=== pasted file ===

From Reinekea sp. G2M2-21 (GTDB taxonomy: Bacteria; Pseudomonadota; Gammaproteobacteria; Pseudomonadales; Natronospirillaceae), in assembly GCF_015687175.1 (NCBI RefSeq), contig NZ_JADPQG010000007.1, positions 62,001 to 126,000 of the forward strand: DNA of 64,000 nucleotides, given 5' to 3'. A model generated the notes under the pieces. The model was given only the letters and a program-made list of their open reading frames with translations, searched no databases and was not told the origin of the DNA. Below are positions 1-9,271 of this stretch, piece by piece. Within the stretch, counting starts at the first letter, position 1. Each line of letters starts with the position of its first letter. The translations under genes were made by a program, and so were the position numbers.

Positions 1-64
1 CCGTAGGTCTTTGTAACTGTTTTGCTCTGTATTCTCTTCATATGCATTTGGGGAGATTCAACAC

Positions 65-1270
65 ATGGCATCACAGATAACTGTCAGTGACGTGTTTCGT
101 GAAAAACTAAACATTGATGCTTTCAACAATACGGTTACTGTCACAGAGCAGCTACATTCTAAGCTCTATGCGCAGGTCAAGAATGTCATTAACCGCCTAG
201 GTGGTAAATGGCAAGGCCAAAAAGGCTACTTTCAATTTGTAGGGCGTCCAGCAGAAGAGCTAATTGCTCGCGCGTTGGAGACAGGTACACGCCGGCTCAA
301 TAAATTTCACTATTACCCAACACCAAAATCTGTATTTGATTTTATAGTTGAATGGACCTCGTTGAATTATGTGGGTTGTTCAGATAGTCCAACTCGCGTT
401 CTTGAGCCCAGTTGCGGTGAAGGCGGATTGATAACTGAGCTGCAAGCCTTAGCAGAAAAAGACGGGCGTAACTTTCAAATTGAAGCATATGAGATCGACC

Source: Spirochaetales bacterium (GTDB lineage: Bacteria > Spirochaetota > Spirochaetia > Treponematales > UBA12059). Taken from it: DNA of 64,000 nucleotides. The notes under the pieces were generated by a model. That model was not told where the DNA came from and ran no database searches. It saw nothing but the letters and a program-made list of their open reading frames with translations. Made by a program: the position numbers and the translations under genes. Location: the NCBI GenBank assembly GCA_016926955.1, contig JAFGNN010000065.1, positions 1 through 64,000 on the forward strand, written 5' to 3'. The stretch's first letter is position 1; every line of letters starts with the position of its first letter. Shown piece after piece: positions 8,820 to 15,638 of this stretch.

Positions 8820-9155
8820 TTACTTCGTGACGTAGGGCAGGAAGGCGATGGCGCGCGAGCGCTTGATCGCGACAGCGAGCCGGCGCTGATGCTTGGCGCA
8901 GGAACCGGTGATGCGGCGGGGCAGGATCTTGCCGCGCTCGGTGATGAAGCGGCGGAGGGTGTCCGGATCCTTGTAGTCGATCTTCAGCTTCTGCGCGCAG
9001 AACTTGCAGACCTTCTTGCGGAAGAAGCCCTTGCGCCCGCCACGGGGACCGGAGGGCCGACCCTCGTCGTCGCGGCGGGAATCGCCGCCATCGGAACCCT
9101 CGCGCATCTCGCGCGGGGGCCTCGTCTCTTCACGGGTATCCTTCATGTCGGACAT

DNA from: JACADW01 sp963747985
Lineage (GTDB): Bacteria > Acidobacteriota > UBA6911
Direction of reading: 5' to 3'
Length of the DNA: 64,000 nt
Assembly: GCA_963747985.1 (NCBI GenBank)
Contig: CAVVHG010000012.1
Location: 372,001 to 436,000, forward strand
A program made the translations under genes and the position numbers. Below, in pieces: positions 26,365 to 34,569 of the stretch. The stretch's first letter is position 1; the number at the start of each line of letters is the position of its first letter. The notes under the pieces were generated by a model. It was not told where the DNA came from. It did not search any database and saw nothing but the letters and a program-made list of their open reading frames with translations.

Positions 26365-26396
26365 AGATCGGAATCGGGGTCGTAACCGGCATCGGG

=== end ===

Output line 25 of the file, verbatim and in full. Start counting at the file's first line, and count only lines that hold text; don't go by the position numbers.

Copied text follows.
26365 AGATCGGAATCGGGGTCGTAACCGGCATCGGG